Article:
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The 1855 Atlantic hurricane season featured tropical cyclone landfalls in the Gulf Coast of the United States, the Greater Antilles, and Mexico, but none along the East Coast of the United States. It was inactive, with only five known tropical cyclones. Operationally, another tropical storm was believed to have existed offshore Atlantic Canada in late August and early September, but HURDAT – the official Atlantic hurricane database – now excludes this system. The first system, Hurricane One, was initially observed on August 6. The final storm, Hurricane Five, was last observed on September 17. These dates fall within the period with the most tropical cyclone activity in the Atlantic. At one point during the season, two tropical cyclones existed simultaneously. Two of the cyclones only have a single known point in their tracks due to a sparsity of data, so storm summaries for those systems are unavailable.
The 1903 Jamaica hurricane devastated Martinique, Jamaica, and the Cayman Islands in August 1903. The second tropical cyclone of the season, the storm was first observed well east of the Windward Islands on August 6. The system moved generally west-northwestward and strengthened into a hurricane on August 7. It struck Martinique early on August 9, shortly before reaching the Caribbean Sea. Later that day, the storm became a major hurricane. Early on August 11, it made landfall near Morant Point, Jamaica, with winds of 120 mph (195 km/h), with would be the hurricane's maximum sustained wind speed. Early on the following day, the storm brushed Grand Cayman at the same intensity. The system weakened before landfall near Playa del Carmen, Quintana Roo, early on August 13, with winds of 100 mph (155 km/h). The system emerging into the Gulf of Mexico early on August 14 after weakening while crossing the Yucatán Peninsula, but failed to re-strengthen. Around 00:00 UTC on August 16, the cyclone made landfall north of Tampico, Tamaulipas, with winds of 80 mph (130 km/h). The hurricane soon weakened to a tropical storm and dissipated over San Luis Potosí late on August 16.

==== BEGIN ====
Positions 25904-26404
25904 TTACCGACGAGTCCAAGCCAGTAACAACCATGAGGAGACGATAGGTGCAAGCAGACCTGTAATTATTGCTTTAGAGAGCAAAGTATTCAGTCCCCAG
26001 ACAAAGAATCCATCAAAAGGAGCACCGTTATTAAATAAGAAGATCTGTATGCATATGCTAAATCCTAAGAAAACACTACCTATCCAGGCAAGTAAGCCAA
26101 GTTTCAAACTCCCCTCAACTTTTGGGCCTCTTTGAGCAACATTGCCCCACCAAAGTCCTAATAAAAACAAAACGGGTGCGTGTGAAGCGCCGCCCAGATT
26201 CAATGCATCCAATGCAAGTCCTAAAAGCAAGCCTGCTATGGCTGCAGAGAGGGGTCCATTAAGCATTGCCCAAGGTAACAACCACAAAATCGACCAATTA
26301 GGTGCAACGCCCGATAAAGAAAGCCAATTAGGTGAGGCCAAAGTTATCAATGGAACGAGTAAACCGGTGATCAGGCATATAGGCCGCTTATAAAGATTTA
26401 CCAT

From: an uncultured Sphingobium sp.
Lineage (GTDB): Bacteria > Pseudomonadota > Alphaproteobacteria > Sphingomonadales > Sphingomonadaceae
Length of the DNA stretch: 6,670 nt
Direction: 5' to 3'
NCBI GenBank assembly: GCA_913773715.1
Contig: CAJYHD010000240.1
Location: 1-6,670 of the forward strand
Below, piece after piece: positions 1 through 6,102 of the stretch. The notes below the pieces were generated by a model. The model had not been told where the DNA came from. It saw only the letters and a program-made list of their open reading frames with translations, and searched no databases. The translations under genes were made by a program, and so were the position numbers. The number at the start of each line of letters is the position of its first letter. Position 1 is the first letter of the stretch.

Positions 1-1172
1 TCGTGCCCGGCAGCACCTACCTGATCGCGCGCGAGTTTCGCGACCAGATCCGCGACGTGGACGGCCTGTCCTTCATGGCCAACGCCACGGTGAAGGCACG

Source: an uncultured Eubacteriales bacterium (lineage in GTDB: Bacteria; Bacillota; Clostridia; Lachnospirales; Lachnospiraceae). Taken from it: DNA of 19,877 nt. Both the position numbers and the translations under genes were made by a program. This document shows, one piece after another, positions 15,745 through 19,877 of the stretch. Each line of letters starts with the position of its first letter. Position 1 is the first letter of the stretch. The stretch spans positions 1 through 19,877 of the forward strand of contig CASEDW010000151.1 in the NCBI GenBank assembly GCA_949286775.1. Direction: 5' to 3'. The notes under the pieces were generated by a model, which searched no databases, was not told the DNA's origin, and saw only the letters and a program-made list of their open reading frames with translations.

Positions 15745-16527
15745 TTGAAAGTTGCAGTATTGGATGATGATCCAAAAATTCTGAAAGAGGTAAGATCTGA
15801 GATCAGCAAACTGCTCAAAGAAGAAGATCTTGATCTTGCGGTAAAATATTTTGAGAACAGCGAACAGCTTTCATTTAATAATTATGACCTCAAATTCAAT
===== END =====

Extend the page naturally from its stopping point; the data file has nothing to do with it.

Hurricane Dorian caused relatively minor damage across the eastern Caribbean in late-August 2019. Originating from a westward moving tropical wave, Dorian organized into a tropical cyclone on August 24 and reached the Lesser Antilles on August 26 as a tropical storm. Turning northwest, the system unexpectedly intensified to a hurricane as it struck the Virgin Islands on August 27. Antecedent to the storm's arrival, local governments across the archipelago issued tropical cyclone warnings and watches, readied public shelters, closed airports, and placed emergency crews on standby. Many of the threatened islands were still reeling from the devastation wrought by Hurricane Irma and Hurricane Maria in September 2017 and fears arose over embattled power grids. In the areas first affected, impacts were limited to gusty winds and modest rainfall. Effects were greater in the Virgin Islands where wind gusts reached 111 mph (179 km/h); however, damage was light. Multiple landslides occurred across the islands and Puerto Rico with only a handful of structures suffering damage. One person died in Puerto Rico while preparing for the storm.